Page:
Thursday, June 9, 2011
View Video of News Conference
|Attorney General's lawsuit against Estella Cofoid and her businesses|
|Attorney General's lawsuit against Manuella Aronce, Anna Mata and Aronce Center|
|Attorney General's lawsuit against Adrian Lara and his firm|
|Attorney General's lawsuit against Caridad Diaz and her firm|
In Dallas County, the Texas Attorney General’s Office charged Estella Saucedo Cofoid, Saucedo Systems Integration, LTD and Saucedo Latino Services with violating a state law that prohibits notaries public from unlawfully practicing immigration law. The Saucedo case was referred to the Attorney General’s Office by the FTC, which uncovered the defendant’s unauthorized immigration law practice. In that case, the Attorney General’s Office is seeking an injunction to prevent the defendants from continuing to improperly advertise Saucedo as a notario pblico and offer unauthorized legal services.
Under federal law, only licensed attorneys and organizations accredited by the DOJ’s Board of Immigration Appeals (BIA) may offer immigration consulting services. Although Saucedo and her firms provided immigration-related services, the defendant is neither BIA-accredited nor is she licensed to practice law. Texas law authorizes notaries public to witness the execution of legal documents but the Notary Public Act specifically forbids notaries from providing immigration-related legal services unless they are also licensed to practice law; failure to comply with this requirement is a violation of the Deceptive Trade Practices Act.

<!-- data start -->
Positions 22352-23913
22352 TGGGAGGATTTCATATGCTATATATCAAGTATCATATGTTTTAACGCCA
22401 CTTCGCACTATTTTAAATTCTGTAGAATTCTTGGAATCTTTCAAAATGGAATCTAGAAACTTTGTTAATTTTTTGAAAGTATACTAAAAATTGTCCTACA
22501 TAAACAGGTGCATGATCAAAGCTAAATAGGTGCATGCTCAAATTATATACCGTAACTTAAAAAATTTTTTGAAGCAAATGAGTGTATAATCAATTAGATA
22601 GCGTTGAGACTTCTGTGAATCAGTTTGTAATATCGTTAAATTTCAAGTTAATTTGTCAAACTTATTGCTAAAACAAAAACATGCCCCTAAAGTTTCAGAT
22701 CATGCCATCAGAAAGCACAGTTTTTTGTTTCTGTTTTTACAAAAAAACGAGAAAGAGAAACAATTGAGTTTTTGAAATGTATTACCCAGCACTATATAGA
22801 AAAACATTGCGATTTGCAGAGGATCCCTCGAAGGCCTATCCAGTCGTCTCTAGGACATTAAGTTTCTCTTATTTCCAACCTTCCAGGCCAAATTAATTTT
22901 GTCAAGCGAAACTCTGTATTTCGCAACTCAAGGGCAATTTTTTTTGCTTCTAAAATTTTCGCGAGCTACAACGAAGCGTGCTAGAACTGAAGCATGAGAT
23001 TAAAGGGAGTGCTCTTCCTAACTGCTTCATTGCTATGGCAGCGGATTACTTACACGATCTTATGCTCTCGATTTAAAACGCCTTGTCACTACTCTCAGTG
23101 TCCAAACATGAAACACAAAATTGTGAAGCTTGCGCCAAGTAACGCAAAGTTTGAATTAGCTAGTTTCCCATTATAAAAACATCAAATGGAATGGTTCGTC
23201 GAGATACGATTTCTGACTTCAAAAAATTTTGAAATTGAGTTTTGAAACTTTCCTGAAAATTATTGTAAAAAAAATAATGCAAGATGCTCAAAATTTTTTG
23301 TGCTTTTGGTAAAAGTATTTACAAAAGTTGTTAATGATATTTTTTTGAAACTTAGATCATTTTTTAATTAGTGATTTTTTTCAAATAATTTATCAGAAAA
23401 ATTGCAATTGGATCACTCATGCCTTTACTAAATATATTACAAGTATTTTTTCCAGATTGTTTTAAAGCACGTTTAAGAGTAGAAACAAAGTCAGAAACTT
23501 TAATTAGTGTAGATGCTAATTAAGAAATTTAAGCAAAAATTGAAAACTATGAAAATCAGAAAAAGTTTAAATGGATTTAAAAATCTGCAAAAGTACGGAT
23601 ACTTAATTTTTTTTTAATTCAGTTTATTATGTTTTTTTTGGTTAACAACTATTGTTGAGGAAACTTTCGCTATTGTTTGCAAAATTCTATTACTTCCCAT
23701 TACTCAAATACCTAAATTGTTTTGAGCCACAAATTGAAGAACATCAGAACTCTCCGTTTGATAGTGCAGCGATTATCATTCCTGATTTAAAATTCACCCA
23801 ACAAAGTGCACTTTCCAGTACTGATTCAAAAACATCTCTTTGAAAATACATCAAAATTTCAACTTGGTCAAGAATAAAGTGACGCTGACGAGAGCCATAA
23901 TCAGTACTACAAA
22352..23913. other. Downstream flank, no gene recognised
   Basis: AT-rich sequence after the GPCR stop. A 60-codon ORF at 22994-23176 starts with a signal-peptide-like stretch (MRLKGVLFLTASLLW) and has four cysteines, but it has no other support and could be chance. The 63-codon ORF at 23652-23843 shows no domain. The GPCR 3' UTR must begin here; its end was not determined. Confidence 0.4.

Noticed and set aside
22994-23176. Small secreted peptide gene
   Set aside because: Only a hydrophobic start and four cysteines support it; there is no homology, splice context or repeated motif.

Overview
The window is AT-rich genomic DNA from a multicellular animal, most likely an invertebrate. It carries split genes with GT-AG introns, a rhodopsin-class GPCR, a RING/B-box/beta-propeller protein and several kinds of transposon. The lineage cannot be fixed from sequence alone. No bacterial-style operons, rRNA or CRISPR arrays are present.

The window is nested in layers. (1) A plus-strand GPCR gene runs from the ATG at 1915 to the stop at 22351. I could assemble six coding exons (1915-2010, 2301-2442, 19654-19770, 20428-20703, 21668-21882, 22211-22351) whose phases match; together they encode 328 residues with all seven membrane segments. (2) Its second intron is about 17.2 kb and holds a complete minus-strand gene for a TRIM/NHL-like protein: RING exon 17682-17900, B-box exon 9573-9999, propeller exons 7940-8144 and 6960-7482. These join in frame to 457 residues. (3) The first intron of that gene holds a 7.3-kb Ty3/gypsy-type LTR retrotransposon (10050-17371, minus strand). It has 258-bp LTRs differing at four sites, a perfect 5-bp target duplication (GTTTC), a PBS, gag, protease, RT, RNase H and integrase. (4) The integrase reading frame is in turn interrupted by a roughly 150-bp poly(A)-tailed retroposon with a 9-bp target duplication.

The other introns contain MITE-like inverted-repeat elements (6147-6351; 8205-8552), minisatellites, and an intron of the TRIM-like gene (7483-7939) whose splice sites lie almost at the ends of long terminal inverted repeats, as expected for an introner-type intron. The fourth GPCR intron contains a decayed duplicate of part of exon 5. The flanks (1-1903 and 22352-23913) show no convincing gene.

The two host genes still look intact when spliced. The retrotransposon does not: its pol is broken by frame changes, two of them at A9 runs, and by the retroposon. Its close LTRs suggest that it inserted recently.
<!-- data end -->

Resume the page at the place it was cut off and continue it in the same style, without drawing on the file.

Scam artists have long exploited the misunderstanding between the term notary and the similar-sounding Spanish term notario pblico, which is used in Latin America to describe highly experienced, specialized attorneys.
In Parmer County, the State filed an enforcement action against Manuella (Nellie) Castro Aronce, her daughter Anna Lucia Aronce Mata, and Aronce Center. The State also filed two enforcement actions in Hidalgo County. The first enforcement action charged Adrian Lara and his firm, A&B Consulting Services. A second legal action named Caridad Diaz and her firm, Notary Public Income Tax Service. All three enforcement actions charged the defendants with unlawfully offering immigration-related services despite the fact that they lacked the legal authority to do so.
The Attorney General’s enforcement actions today each seek civil penalties of up to $20,000 per violation of the Deceptive Trade Practices Act (DTPA).
Since assuming office in 2002, Attorney General Abbott has shut down more than 60 businesses for providing unauthorized legal services. Former or current clients of an unauthorized legal services scam should file a complaint with the Attorney General’s Office at (800) 252-8011 or online at www.texasattorneygeneral.gov.
UPDATE: Below you will find final resolution of the cases contained in this news release.